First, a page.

Authors: Georges Simenon; Translated by Ros Schwartz
Published by the Penguin Group
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First published in French as
by Fayard 1932
This translation first
Copyright 1932 by Georges Simenon
Translation copyright Â© Ros Schwartz, 2014
GEORGES SIMENON Â®
MAIGRET Â® Georges Simenon Limited
All rights reserved
Â© Harry Gruyaert /Magnum Photos
Front cover design by Alceu Chiesorin Nunes
The moral rights of the author and
translator have been asserted
Typeset by Palimpsest Book Production Ltd,
âI love reading Simenon. He makes me think
â William Faulkner
âA truly wonderful
writerÂ â¦Â marvellously readable â lucid, simple, absolutely in tune with
the world he creates'
â Muriel Spark
âFew writers have ever conveyed with such
a sure touch, the bleakness of human life'
â A. N. Wilson
âOne of the greatest writers of the
twentieth centuryÂ â¦Â Simenon was unequalled at making us look inside,
though the ability was masked by his brilliance at absorbing us obsessively in his
âA novelist who entered his fictional
world as if he were part of it'
â Peter Ackroyd
âThe greatest of all, the most genuine
novelist we have had in literature'
â AndrÃ© Gide
âSuperbÂ â¦Â The most addictive of
writersÂ â¦Â A unique teller of tales'
âThe mysteries of the human personality
are revealed in all their disconcerting complexity'
â Anita Brookner
âA writer who, more than any other crime
novelist, combined a high literary reputation with popular appeal'
â P. D. James
writerÂ â¦Â Unforgettable vividness'
â John Gray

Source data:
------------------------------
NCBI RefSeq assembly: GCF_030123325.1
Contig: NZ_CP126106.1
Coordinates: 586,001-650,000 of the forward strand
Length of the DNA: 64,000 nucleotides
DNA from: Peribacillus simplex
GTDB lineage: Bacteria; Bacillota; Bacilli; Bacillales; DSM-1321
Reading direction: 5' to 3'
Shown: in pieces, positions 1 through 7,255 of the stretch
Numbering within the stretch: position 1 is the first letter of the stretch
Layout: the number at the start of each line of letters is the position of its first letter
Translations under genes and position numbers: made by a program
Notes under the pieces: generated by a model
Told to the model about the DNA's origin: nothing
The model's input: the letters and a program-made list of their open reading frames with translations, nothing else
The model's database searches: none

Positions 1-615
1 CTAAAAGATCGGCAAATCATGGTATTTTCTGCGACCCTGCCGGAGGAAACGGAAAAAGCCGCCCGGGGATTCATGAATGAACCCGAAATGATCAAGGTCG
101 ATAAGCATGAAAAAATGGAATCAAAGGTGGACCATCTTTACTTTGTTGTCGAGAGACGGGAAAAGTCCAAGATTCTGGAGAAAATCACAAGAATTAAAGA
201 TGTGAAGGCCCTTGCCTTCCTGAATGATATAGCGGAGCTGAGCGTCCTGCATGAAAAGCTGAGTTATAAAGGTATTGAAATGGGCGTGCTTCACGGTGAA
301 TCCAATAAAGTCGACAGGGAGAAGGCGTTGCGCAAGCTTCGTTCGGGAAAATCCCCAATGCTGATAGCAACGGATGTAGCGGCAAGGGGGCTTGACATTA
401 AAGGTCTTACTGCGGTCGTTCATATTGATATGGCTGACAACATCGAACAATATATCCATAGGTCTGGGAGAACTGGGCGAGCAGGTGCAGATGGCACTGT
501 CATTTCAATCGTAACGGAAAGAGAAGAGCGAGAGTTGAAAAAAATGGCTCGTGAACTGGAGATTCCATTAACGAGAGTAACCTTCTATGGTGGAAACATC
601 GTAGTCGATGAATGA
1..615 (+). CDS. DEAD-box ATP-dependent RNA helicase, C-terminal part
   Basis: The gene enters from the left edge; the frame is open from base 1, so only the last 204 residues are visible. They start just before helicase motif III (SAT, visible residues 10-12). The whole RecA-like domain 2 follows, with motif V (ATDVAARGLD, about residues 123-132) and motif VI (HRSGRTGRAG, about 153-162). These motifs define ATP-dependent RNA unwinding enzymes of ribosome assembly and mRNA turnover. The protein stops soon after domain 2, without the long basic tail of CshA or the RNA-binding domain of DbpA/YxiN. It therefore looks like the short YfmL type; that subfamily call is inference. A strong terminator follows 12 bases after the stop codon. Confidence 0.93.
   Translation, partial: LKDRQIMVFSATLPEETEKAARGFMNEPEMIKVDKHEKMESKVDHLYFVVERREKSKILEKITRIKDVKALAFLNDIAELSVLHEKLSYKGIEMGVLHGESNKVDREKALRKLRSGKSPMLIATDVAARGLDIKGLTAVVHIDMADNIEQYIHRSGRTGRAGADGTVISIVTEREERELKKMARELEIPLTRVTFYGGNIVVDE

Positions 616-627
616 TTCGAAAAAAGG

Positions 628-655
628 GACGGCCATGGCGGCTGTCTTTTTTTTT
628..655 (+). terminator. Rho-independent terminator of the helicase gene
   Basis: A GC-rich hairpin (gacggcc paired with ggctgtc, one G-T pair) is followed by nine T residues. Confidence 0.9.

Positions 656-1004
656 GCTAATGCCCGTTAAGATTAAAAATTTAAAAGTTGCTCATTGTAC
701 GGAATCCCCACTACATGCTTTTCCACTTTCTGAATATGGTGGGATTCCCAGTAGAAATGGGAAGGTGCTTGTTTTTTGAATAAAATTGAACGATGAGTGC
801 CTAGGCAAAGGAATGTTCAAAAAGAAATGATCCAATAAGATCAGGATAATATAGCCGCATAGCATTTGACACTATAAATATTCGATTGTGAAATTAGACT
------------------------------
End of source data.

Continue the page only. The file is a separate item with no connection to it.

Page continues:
âExtraordinary masterpieces of the
â John Banville
Georges Simenon was born on 12 February
1903 in LiÃ¨ge, Belgium, and died in 1989 in Lausanne, Switzerland, where he had
lived for the latter part of his life. Between 1931 and 1972 he published
seventy-five novels and twenty-eight short stories featuring Inspector Maigret.
Simenon always resisted identifying
himself with his famous literary character, but acknowledged that they shared an
My motto, to the extent that I have
one, has been noted often enough, and I've always conformed to it.
It's the one I've given to old Maigret, who resembles me in certain
pointsÂ â¦Â âunderstand and judge not'.
Penguin is publishing the entire series
of Maigret novels.
It was ten p.m. The iron gates of the
public garden were locked and Place des Vosges was empty. Glistening tyre tracks on
the asphalt, the continuous play of the fountains, leafless trees and the regular
shapes of identical rooftops silhouetted against the sky.
There were few lights under the splendid
arcades encircling the square. Only three or four shops. Inspector Maigret could see
a family eating inside one of them, cluttered with beaded funeral wreaths.
He was trying to read the numbers above
the doors, but he had barely passed the wreath shop when a diminutive form stepped
out of the shadows.
âIs it you I just
She must have been watching out for a
long time. Despite the November cold, she had not slipped on a coat over her apron.
Her nose was red, her eyes anxious.
Less than 400 metres away, on the corner
of Rue de BÃ©arn, a uniformed police officer stood guard.
âDidn't you inform
him?' grumbled Maigret.
âNo! Because of Madame de
Saint-Marc, who's about to give birthÂ â¦Â Oh look! There's the
doctor's car, he was asked to come straight away.'
There were three cars drawn up alongside
the pavement, headlamps on, red rear lights. The sky, with its